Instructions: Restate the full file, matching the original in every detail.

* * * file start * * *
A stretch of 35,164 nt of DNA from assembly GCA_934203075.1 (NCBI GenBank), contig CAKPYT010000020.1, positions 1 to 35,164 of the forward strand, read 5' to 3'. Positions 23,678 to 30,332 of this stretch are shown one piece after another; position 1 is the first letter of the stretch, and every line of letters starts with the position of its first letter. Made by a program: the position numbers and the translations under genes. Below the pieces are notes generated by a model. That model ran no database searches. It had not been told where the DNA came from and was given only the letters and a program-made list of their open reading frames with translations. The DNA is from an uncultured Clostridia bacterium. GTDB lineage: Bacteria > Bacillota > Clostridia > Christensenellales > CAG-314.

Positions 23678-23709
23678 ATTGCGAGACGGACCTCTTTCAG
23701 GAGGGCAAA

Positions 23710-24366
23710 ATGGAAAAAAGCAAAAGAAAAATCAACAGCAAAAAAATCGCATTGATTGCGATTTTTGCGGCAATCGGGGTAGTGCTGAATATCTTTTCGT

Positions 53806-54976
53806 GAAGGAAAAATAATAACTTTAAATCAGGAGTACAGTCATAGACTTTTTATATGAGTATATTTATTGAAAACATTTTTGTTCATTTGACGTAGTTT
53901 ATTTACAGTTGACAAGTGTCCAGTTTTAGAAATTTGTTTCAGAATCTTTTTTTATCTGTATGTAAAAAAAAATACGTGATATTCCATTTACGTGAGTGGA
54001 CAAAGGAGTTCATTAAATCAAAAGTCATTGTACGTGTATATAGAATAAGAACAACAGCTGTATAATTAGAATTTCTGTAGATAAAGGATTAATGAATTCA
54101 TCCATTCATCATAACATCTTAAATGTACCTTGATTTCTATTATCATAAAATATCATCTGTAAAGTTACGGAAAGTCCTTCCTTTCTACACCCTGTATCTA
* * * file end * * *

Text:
A stretch of 35,164 nt of DNA from assembly GCA_934203075.1 (NCBI GenBank), contig CAKPYT010000020.1, positions 1 to 35,164 of the forward strand, read 5' to 3'. Positions 23,678 to 30,332 of this stretch are shown one piece after another; position 1 is the first letter of the stretch, and every line of letters starts with the position of its first letter. Made by a program: the position numbers and the translations under genes. Below the pieces are notes generated by a model. That model ran no database searches. It had not been told where the DNA came from and was given only the letters and a program-made list of their open reading frames with translations. The DNA is from an uncultured Clostridia bacterium. GTDB lineage: Bacteria > Bacillota > Clostridia > Christensenellales > CAG-314.

Positions 23678-23709
23678 ATTGCGAGACGGACCTCTTTCAG
23701 GAGGGCAAA

Positions 23710-24366
23710 ATGGAAAAAAGCAAAAGAAAAATCAACAGCAAAAAAATCGCATTGATTGCGATTTTTGCGGCAATCGGGGTAGTGCTGAATATCTTTTCGT

Positions 53806-54976
53806 GAAGGAAAAATAATAACTTTAAATCAGGAGTACAGTCATAGACTTTTTATATGAGTATATTTATTGAAAACATTTTTGTTCATTTGACGTAGTTT
53901 ATTTACAGTTGACAAGTGTCCAGTTTTAGAAATTTGTTTCAGAATCTTTTTTTATCTGTATGTAAAAAAAAATACGTGATATTCCATTTACGTGAGTGGA
54001 CAAAGGAGTTCATTAAATCAAAAGTCATTGTACGTGTATATAGAATAAGAACAACAGCTGTATAATTAGAATTTCTGTAGATAAAGGATTAATGAATTCA
54101 TCCATTCATCATAACATCTTAAATGTACCTTGATTTCTATTATCATAAAATATCATCTGTAAAGTTACGGAAAGTCCTTCCTTTCTACACCCTGTATCTA